Some important information if you are new to my series:
- If you are unsure how to print out the image read Tutorial No. 4 –it will give you some tips on printing your images out.
- The images I share in my lessons are original creations by me unless otherwise noted. I am happy to share my art work with you and I hope you will use it in your scrapbook pages and projects. I would however ask that if you display my images on your blog or anywhere else that you please give credit to me as the artist and link to your source.
I will be using a different technique on this image–coloring dark to light to try to find the deepest shadows first. The colors I am using on this image are R000, R01, R20, E29, BG0000, BG11, BG13, and BG15. So gather your markers and print out a sheet of pigs and color along!
Click On The Image Above to Save/Print
Step #1 – Color in the pig with your R000.
Step #2 – Use your R01 to add shading to the body of your pig.
Step #3 – Blend the R01 in with your R000 and add R20 to the inner ear and the snout. Use a dark color; I have used E29, to fill in the eye.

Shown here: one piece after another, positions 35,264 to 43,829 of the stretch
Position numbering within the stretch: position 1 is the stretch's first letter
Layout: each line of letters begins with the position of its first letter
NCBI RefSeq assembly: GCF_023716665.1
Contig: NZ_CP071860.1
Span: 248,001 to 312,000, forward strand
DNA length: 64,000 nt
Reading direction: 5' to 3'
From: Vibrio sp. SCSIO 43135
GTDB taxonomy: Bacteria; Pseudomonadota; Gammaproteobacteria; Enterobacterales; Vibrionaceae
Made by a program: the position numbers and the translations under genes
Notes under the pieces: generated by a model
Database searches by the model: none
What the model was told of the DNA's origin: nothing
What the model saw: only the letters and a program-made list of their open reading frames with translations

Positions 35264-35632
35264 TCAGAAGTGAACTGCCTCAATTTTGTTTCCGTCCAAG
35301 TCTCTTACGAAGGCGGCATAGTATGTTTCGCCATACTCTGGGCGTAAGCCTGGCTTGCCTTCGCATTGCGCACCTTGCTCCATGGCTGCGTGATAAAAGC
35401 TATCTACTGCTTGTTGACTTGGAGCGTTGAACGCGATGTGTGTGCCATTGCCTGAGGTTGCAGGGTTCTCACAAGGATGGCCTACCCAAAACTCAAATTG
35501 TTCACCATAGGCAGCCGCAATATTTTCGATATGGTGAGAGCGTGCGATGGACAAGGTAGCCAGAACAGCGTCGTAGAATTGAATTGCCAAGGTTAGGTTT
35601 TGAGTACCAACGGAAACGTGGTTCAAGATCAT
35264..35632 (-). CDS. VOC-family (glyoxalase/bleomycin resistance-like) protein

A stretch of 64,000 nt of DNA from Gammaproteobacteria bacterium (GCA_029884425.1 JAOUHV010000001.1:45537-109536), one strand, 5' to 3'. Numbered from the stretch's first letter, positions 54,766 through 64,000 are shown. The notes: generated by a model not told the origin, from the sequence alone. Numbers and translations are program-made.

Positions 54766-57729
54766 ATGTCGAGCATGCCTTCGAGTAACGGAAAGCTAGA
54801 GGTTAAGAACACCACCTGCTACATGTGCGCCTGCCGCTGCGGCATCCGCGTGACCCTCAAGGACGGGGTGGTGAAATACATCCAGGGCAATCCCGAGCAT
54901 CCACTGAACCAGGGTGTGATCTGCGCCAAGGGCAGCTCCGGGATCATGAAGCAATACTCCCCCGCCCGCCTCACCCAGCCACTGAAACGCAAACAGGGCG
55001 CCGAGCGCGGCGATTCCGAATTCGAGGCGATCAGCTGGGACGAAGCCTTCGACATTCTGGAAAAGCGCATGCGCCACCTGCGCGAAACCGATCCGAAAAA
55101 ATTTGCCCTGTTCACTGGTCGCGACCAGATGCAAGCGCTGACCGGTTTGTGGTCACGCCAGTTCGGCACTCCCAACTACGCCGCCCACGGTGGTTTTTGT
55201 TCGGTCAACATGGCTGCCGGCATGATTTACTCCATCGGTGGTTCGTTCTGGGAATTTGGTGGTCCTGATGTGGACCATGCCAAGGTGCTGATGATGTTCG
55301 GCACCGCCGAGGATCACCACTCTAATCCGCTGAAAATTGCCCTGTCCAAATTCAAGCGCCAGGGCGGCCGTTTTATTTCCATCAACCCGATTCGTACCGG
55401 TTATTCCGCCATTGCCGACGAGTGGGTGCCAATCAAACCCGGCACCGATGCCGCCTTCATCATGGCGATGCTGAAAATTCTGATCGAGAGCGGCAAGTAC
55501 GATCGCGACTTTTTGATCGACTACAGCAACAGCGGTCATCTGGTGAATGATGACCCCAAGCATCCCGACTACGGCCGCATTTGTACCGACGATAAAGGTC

Step #4 – On the skirt start on a small section and add BG15 into your darkest areas. These are the areas that the skirt bends inward toward the body. On many images including this one you will have to decide where some of that happens.
Step #5 – Use your BG13 to blend out the edges of your BG15 and work into the middle ground of your folds.
Step #6 – Add your BG11 around the folds to soften the edges of the BG13 and fill the skirt.
Step #7 – Use your BG0000 to push your highlights in your folds. You can use your Colorless Blender to do this step as well.
Step #8 – Go back and forth with all four colors to smooth out and define your folds even further.
Step #9 – Complete all the sections of your skirt using the same steps. Fill in the band of the skirt shading it darker under the belly.
Now find the perfect spot for your pretty pig! I hope you enjoyed the tutorial and learned a little about shading fabric.
Michelle Houghton is a wife, mother and artist living in Iowa. Even before she began scrapbooking, she was a lifelong artist, majoring in Fine Arts at the University of Oregon and then teaching high school art for 7 years. Michelle has been scrapbooking for more than 15 years and she enjoys adding her own art, doodles and handmade elements to her pages for a one-of-a-kind look.
Michelle teaches doodling, Copics, handlettering and more at workshops throughout the country. She writes tutorials at Get It Scrapped and is an instructor for Imagination International Inc., the US distributor of Copic products. The best way to learn more about Michelle is at her website, scrapweaver.com.